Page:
U.S. certified organic food will now be automatically recognized as organic in Taiwan and vice versa as the result of a new equivalence deal signed by both countries. 

Borrowing from experience with other equivalency deals, American organic producers can expect increased trade, say government and industry representatives.

“This equivalence arrangement streamlines trade in certified organic goods with Taiwan, a key international partner in the organic market sector,” said USDA Undersecretary Greg Ibach. “This arrangement protects and increases access for American organic farmers, ranchers, and businesses to the fifth largest U.S. export market for USDA certified organic products.”

Taiwan already imports a lot of organic apples, cauliflower, grapes, lettuce and celery from the U.S., and this deal to cut down on fees, inspection and paperwork is going to spur more trade, says the Organic Trade Association.

Taiwan imported $92 million worth of organic food last year, making it the fifth largest market for the U.S., according to OTA and USDA estimates.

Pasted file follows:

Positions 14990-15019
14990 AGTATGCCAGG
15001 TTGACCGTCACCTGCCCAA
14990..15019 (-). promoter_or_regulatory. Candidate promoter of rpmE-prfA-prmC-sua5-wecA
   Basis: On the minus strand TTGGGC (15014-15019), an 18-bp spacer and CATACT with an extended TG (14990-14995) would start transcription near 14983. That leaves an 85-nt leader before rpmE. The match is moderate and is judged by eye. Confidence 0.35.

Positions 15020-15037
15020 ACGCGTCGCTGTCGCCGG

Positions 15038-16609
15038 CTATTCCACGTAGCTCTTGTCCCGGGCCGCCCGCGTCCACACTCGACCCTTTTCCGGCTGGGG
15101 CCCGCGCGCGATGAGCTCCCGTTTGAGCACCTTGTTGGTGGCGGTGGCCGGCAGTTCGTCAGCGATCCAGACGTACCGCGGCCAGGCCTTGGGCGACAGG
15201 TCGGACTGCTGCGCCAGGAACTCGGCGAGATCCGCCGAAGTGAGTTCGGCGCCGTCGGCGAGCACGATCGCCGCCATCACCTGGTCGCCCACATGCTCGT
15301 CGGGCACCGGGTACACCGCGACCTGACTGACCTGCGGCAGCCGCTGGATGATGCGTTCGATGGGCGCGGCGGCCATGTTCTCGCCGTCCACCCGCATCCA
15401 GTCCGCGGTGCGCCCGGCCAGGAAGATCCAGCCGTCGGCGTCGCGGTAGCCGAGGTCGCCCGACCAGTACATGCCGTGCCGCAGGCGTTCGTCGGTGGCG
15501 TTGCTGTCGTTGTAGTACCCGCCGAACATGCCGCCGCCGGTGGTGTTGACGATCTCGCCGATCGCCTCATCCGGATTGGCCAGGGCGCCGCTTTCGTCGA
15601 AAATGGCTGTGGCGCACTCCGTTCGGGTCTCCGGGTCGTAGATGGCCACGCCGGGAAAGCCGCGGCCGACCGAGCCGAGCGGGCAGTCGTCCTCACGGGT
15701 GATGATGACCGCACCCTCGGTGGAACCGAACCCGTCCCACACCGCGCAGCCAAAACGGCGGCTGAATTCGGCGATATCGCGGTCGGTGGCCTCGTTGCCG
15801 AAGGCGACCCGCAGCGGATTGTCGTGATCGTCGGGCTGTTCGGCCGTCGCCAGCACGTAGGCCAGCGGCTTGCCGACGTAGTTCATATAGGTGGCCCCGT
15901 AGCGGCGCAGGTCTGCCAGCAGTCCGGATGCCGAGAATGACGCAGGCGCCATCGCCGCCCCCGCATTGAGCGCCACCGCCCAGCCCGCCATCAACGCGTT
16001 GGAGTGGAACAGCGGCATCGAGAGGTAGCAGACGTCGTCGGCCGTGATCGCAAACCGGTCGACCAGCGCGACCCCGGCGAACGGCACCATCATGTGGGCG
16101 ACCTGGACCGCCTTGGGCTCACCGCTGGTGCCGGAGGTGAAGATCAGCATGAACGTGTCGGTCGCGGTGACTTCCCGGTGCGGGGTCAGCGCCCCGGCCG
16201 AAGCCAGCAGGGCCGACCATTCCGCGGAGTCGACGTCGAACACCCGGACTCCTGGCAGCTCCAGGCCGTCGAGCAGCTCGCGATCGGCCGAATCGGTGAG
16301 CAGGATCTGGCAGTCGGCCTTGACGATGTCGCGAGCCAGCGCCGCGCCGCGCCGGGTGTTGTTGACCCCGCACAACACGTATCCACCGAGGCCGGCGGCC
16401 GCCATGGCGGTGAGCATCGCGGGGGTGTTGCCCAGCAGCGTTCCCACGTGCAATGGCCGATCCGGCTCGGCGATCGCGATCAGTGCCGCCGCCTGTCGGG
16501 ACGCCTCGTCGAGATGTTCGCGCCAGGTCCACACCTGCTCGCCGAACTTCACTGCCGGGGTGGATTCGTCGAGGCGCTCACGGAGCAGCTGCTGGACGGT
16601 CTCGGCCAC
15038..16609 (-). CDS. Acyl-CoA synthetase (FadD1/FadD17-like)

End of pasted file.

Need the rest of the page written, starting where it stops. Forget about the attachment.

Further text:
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“Taiwan is a solid consumer market for U.S. organic products, and exporters should view this renewed partnership as an opportunity to further expand into a country that is eager for organic,” said OTA International Trade manager Alexis Carey. “We will be providing resources and trade activities for exporters as they explore potential business opportunities with Taiwan.”

This is the sixth organic equivalence deal for the U.S. after similar arrangements with Canada, the European Union, Japan, South Korea and Switzerland. Taiwan has equivalence deals with Japan and Australia, so the deal with the U.S. is expected to help U.S. producers compete. OTA officials say they hope the deal will also lead to new markets in Taiwan for organic livestock products.

USDA and OTA say they expect organic food exports to Taiwan to increase by 50% over the next five years.

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